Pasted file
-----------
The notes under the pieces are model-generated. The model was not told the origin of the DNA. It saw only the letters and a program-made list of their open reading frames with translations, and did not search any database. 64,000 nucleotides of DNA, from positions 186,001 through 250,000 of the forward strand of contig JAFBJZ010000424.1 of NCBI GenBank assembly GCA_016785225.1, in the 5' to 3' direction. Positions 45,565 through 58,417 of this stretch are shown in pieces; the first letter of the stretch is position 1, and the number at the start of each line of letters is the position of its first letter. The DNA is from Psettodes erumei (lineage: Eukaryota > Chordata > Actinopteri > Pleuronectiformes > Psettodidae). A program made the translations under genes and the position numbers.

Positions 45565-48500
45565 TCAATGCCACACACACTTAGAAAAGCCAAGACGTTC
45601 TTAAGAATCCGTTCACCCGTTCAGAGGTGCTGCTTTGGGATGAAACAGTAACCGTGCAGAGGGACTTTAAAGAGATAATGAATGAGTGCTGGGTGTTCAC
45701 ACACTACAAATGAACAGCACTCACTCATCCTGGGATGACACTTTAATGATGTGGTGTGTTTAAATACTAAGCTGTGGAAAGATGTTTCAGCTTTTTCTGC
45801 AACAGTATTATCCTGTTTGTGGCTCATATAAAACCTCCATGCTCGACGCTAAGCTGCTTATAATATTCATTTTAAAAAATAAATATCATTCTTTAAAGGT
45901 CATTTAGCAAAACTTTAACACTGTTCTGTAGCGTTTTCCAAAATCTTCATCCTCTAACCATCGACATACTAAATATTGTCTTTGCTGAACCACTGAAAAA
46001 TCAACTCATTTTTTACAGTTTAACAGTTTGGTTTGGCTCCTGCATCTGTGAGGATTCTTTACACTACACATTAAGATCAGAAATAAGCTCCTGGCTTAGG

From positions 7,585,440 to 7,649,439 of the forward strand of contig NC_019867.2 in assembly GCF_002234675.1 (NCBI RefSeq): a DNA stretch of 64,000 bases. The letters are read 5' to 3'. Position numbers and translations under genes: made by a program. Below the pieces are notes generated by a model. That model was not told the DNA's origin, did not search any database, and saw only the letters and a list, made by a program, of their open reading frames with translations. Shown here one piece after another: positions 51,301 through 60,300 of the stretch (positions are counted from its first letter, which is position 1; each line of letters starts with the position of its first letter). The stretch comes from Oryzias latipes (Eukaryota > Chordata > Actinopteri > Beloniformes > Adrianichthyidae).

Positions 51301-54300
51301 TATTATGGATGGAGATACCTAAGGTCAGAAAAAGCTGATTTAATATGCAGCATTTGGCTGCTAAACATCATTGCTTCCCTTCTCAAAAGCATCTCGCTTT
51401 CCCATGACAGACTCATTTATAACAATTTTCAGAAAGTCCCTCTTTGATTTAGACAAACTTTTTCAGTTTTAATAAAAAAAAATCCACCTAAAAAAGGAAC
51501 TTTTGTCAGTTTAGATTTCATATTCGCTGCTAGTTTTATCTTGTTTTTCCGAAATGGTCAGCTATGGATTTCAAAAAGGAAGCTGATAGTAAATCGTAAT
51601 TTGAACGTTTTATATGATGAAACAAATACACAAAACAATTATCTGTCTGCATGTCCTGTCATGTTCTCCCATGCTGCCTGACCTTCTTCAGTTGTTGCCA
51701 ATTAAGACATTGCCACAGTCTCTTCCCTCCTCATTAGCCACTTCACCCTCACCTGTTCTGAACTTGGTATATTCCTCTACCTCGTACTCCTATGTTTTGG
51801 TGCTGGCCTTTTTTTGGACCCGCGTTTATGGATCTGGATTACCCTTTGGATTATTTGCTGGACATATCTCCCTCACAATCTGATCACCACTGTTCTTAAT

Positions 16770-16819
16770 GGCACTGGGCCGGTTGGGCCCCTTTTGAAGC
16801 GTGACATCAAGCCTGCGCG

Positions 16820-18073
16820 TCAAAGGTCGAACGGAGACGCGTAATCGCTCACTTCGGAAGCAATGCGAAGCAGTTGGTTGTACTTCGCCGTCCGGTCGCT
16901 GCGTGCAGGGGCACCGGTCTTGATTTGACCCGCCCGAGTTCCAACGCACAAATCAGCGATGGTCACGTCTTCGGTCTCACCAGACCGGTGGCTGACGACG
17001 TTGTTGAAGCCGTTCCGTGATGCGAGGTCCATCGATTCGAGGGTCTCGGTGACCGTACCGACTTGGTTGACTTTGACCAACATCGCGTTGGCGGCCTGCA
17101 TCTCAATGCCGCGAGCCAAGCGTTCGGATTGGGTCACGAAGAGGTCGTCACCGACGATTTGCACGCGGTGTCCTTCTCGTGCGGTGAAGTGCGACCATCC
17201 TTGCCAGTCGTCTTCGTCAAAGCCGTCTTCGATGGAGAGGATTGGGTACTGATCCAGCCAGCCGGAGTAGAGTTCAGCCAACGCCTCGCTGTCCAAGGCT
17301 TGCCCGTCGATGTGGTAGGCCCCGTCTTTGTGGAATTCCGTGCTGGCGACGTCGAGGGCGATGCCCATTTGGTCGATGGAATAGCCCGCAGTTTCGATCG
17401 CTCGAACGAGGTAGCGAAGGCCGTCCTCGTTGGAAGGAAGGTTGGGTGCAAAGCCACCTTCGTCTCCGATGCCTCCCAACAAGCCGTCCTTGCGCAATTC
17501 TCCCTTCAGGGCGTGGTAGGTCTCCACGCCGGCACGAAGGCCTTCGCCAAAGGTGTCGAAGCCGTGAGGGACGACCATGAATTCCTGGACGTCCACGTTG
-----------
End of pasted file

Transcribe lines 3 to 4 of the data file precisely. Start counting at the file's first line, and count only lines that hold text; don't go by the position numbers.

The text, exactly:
45565 TCAATGCCACACACACTTAGAAAAGCCAAGACGTTC
45601 TTAAGAATCCGTTCACCCGTTCAGAGGTGCTGCTTTGGGATGAAACAGTAACCGTGCAGAGGGACTTTAAAGAGATAATGAATGAGTGCTGGGTGTTCAC